"NAIC Capital Markets Special Report 3/6/13"
U.S. Insurance Company Asset Liquidity:
"The term liquidity can have different meanings depending on context. Funding liquidity refers to “the availability of credit or ease with which institutions can borrow or take on leverage.” Market liquidity, which is more relevant for insurer investment portfolios, “is the ease with which market participants can transact, or the ability of markets to absorb large purchases or sales without much effect on prices.” The more liquid an investment, the more readily it can be sold in the marketplace; that is, the more easily it can be converted into cash and at a minimal impact to the value of the investment. The most liquid investment is cash; short-term investments are typically liquid investments in that they can be sold quickly, within a market where there is a sufficient number of willing buyers and sellers.
On the contrary, an illiquid asset (such as a residential mortgage-backed security (RMBS) collateralized by subprime mortgage loans) is not easily saleable due to uncertainty about its value or the lack of seasoning in the market in which it is regularly traded. When investors lose confidence in the value of certain securities — particularly those not traded in an active market — a liquidity crisis results, which is what happened in the RMBS market post-2007. Prior to 2008, particularly between 2005 and 2007, RMBS, including those collateralized by subprime mortgage loans (i.e., borrowers with the lowest credit scores) were highly liquid due to a boom in the housing market. With the onset of the financial crisis, many borrowers (beginning with subprime) defaulted on their mortgage loans, causing the RMBS they securitized to default. As a result, the value of these securities dropped significantly, their credit ratings were lowered or withdrawn by the rating agencies, and the market — as well as the liquidity — for RMBS (especially subprime RMBS) disappeared. Only recently has new issuance appeared in the private label RMBS market, but nowhere near pre-crisis levels. In due time, we expect liquidity will eventually return. In general, securities with complex structures — such as RMBS and other types of structured finance investments — are less liquid than other types of more simple, straightforward bond issues.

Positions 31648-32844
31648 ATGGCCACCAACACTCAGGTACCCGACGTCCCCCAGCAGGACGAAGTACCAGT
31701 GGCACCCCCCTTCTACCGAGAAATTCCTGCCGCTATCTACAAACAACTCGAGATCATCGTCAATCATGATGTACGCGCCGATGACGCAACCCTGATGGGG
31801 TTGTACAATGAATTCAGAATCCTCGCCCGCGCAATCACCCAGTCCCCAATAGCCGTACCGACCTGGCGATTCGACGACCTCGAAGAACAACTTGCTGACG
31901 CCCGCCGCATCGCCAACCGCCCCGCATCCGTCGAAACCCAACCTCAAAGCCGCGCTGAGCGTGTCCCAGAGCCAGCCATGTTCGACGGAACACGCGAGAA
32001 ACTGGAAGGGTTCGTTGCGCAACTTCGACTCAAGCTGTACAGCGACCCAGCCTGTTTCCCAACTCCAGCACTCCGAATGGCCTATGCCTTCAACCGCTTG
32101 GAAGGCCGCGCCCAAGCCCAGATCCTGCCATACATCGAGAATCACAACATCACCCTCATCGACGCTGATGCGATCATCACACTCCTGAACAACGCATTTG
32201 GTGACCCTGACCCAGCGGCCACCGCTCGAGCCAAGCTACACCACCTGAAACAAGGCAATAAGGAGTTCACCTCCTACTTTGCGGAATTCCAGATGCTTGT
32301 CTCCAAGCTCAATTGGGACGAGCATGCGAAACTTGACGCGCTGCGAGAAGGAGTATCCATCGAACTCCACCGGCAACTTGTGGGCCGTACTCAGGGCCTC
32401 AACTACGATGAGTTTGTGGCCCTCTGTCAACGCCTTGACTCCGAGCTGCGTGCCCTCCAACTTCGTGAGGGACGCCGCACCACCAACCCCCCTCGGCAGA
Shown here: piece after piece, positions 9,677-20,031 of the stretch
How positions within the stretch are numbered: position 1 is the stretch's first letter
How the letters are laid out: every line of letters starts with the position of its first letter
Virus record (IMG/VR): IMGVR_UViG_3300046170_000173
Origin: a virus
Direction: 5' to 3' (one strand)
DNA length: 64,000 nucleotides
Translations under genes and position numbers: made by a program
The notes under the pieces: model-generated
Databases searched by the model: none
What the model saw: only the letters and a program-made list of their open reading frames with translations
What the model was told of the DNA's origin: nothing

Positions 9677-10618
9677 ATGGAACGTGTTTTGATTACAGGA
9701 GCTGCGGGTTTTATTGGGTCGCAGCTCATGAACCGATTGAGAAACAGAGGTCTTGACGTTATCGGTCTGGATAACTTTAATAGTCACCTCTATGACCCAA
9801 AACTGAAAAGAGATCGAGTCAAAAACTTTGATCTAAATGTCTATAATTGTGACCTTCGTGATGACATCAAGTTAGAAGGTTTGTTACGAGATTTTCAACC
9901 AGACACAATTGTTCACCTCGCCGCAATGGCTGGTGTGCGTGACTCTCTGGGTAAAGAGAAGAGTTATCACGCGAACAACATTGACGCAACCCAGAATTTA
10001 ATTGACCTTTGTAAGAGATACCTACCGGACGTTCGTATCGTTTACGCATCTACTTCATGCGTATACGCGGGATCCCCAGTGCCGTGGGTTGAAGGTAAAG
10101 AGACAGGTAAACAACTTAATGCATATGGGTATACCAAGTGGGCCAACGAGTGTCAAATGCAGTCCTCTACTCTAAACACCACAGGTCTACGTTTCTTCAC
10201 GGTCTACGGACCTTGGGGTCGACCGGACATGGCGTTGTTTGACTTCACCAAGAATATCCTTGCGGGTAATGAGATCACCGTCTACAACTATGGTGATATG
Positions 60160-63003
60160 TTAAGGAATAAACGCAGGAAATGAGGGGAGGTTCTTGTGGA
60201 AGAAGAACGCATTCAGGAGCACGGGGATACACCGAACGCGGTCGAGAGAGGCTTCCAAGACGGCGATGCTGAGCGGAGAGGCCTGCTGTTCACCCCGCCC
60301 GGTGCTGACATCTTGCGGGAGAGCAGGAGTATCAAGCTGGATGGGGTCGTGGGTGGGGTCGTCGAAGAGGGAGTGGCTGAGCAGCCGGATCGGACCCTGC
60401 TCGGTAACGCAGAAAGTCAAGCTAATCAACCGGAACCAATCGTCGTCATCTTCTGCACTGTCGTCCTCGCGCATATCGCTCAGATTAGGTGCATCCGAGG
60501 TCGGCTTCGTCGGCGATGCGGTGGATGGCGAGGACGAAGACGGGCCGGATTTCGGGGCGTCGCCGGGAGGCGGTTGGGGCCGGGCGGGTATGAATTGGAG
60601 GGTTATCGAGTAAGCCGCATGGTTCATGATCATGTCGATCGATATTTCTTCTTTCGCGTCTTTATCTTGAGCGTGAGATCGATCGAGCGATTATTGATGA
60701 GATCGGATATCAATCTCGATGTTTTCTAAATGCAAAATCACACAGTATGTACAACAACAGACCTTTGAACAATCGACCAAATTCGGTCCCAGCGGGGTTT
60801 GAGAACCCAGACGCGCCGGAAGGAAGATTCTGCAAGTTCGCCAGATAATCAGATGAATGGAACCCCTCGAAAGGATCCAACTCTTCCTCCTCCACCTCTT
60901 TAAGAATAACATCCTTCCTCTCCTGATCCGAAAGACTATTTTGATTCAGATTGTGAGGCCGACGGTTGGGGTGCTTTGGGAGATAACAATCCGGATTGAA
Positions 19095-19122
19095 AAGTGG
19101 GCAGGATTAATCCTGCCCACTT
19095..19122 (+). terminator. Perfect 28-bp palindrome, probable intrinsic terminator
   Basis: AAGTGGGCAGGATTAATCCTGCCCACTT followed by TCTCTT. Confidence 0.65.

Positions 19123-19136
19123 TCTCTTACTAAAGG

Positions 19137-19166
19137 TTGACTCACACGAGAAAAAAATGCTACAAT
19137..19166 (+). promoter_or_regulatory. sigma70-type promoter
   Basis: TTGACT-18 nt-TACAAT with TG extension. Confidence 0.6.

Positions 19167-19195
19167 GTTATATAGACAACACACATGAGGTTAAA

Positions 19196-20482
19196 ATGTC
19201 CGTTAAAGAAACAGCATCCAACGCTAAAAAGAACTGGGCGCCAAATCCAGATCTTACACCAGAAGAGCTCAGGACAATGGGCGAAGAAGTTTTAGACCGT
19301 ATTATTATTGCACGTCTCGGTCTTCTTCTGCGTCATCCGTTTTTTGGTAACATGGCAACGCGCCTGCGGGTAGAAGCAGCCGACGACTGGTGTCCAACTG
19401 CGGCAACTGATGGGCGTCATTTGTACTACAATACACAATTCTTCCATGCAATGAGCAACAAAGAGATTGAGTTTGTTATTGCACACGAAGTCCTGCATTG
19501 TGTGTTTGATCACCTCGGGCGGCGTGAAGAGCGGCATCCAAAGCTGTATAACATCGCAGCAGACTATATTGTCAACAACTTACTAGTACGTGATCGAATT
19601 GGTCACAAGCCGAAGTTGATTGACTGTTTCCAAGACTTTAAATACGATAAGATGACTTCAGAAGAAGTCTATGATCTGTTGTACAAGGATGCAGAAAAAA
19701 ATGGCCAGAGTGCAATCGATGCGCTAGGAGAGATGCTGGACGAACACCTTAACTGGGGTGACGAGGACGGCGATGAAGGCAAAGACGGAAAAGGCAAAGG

Investment portfolios should follow guidelines that include asset-liability matching rules to ensure that funds are available when claims need to be paid by matching maturity, or duration. Investing in liquid assets also ensures that funds will be available when needed, although it is not necessary for the entire portfolio to be liquid. After all, with illiquidity comes increased risk, which, in turn, is associated with higher return on investments. And, in the current low-interest-rate environment, perhaps a bit of illiquidity in a portfolio would not be harmful, if appropriately managed. Note that, while illiquidity does change an investor’s risk profile, how the risk translates depends on the investor’s liquidity needs."